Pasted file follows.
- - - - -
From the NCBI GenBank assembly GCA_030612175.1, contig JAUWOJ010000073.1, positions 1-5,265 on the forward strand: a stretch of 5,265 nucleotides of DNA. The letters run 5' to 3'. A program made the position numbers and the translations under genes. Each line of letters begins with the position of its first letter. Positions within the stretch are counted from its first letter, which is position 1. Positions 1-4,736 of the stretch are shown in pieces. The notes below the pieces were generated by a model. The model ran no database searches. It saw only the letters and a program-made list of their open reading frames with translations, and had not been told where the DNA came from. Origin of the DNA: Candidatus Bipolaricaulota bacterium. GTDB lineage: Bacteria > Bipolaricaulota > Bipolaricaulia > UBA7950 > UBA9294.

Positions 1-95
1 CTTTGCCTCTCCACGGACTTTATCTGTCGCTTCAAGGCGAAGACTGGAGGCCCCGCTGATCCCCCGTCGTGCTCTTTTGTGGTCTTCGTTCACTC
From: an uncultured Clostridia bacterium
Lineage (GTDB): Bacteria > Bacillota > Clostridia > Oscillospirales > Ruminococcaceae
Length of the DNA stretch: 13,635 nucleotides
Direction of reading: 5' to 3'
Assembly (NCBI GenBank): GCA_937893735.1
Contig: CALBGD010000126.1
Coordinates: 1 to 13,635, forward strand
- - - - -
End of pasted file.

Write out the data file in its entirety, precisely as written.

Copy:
From the NCBI GenBank assembly GCA_030612175.1, contig JAUWOJ010000073.1, positions 1-5,265 on the forward strand: a stretch of 5,265 nucleotides of DNA. The letters run 5' to 3'. A program made the position numbers and the translations under genes. Each line of letters begins with the position of its first letter. Positions within the stretch are counted from its first letter, which is position 1. Positions 1-4,736 of the stretch are shown in pieces. The notes below the pieces were generated by a model. The model ran no database searches. It saw only the letters and a program-made list of their open reading frames with translations, and had not been told where the DNA came from. Origin of the DNA: Candidatus Bipolaricaulota bacterium. GTDB lineage: Bacteria > Bipolaricaulota > Bipolaricaulia > UBA7950 > UBA9294.

Positions 1-95
1 CTTTGCCTCTCCACGGACTTTATCTGTCGCTTCAAGGCGAAGACTGGAGGCCCCGCTGATCCCCCGTCGTGCTCTTTTGTGGTCTTCGTTCACTC
From: an uncultured Clostridia bacterium
Lineage (GTDB): Bacteria > Bacillota > Clostridia > Oscillospirales > Ruminococcaceae
Length of the DNA stretch: 13,635 nucleotides
Direction of reading: 5' to 3'
Assembly (NCBI GenBank): GCA_937893735.1
Contig: CALBGD010000126.1
Coordinates: 1 to 13,635, forward strand